At McGuire Air Force Base in New Jersey, the weapon of choice to defend against bird strikes has feathers, razor-sharp talons, and can dive-bomb at more than 200 m.p.h.
Falconer Andrew Barnes uses 9-year-old "Nantucket" to keep problem birds clear from airbase runways. He explains, "He is a predator. He is near the top of the food chain. And almost all other birds are below him in the food chain, so they're food."
Nantucket is one of 10 falcons used at the base to patrol the area. Others eventually learn to stay away.
Bird strikes dropped 80 percent the first year McGuire started the program. The number has remained at that low for more than a decade.
Airports across the country are thinking about the best ways to get rid of birds. At New York's LaGuardia, where Flight 1549 was flying out of, that's meant cutting grass and shrubs on a full-time basis.
But airfield managers need to know what type of birds are hitting their planes in order to make their airports an unattractive habitat.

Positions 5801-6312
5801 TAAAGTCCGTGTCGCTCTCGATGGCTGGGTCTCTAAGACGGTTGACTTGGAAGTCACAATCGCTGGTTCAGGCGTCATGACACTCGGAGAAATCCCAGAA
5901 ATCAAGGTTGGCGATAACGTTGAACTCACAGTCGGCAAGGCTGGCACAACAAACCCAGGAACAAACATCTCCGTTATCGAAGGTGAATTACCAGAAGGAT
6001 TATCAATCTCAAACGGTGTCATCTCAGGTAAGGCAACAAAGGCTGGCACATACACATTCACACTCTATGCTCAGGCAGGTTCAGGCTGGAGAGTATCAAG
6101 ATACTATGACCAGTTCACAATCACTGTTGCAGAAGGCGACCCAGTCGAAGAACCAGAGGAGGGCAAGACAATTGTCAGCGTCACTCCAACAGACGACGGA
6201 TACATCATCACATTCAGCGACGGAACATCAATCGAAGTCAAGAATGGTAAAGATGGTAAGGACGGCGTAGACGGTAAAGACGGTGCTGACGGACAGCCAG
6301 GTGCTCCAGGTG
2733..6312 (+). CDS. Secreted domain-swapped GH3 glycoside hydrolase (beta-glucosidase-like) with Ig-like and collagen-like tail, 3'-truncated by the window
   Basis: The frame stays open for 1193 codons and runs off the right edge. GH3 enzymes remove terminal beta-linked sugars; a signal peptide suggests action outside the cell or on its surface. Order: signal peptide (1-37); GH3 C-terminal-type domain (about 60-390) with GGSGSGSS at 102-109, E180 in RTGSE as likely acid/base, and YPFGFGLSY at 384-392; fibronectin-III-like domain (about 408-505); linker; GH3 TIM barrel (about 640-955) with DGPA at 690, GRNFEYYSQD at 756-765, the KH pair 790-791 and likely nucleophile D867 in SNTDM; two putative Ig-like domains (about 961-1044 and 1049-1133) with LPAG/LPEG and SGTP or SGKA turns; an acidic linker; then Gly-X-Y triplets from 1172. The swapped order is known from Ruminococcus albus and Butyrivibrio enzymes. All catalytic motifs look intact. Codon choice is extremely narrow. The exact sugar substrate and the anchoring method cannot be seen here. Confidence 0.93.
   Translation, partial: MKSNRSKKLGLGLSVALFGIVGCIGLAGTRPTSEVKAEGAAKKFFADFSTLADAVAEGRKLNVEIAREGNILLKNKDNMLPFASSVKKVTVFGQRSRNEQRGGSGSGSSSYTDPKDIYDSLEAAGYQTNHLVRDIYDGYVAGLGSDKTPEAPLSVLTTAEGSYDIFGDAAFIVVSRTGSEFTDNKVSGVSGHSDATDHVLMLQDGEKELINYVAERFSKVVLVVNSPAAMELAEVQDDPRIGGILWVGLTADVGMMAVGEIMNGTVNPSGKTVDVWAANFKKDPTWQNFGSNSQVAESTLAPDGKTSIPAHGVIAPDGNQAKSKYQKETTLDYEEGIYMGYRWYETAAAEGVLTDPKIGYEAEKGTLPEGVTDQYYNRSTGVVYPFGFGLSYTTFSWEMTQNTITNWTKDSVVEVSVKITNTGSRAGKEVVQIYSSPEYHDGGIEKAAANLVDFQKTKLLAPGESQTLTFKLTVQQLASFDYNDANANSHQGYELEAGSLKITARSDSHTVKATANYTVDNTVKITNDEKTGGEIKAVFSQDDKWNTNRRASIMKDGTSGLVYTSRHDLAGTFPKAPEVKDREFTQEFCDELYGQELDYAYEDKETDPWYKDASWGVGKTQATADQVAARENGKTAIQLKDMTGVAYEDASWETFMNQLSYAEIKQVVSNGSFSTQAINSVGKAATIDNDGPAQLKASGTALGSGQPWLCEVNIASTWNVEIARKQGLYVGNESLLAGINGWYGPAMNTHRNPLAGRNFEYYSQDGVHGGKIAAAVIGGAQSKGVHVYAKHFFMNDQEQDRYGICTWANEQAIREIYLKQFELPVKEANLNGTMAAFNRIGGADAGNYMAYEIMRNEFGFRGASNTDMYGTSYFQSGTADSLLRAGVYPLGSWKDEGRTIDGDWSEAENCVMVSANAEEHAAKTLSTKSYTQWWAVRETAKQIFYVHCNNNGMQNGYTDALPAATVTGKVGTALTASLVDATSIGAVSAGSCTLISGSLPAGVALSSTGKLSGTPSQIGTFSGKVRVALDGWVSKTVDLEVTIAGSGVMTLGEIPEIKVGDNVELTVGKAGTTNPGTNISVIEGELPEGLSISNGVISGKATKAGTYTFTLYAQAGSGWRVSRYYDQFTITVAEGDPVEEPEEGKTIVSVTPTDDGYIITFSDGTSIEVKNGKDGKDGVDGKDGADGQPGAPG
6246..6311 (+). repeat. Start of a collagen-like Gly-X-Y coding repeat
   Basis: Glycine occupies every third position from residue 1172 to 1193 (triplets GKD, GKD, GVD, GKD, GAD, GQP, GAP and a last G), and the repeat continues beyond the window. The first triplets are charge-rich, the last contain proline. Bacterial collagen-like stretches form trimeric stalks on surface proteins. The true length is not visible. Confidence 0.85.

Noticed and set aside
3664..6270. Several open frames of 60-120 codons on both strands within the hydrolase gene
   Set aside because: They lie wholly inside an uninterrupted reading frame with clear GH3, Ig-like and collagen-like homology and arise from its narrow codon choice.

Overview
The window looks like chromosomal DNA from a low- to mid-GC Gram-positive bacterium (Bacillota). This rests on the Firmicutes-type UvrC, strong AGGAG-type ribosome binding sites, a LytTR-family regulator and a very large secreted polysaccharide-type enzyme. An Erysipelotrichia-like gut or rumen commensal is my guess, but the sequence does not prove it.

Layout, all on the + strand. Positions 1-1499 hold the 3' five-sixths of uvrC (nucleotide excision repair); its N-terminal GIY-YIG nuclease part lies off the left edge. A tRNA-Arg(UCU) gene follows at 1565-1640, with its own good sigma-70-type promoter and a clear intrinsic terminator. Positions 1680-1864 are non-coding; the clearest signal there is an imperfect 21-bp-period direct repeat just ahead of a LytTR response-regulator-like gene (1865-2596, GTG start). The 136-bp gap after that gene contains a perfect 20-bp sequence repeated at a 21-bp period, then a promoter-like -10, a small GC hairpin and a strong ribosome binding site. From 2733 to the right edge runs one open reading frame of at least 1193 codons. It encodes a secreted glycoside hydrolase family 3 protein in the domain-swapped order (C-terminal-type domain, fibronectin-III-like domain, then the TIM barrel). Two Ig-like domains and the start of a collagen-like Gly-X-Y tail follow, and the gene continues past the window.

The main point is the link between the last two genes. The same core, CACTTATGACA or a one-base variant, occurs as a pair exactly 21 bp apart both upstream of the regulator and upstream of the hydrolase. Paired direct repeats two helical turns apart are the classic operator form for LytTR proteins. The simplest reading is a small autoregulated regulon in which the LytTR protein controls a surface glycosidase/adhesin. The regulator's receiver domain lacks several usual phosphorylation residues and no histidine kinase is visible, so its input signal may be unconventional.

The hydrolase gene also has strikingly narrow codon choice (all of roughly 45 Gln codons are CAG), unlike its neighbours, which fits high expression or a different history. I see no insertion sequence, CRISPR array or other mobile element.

Bird identification comes from nearly 200 miles away, at the Smithsonian Institution in Washington.
CBS News was given exclusive access to their feather identification lab, where director Carla Dove and her team examine the "black boxes" of a bird strike investigation.
"Yes, we're trying to prevent damage," Dove said. "But we're also trying to save birds."
The lab analyzes dozens of packages it receives daily, containing clues such as feathers, claws and other tiny bird remnants knows as "snarge."
Dove and her team sampled 4,600 bird strikes last year, checking out feather structure to DNA. With the help of the Smithsonian's collection of 62,000 stuffed bird specimens, they can successfully ID a bird 98 percent of the time.
She explains, "If you know for example it's a bird that likes to nest on flat areas with low growing grass, if you just let the grass grow sometimes that will discourage those species from coming into the area.
"It's simple, but it's a complicated process, there's no silver bullet to prevent bird strikes."
Back on the airfield at McGuire AFB, "silver bullets" continue to take flight.
Says Barnes, "You fly a falcon and you see those thousand birds leave the airfield. And you know yourself that you've prevented that aircraft from ingesting those birds into its engine. And that crew is safely on the ground, it is extremely gratifying."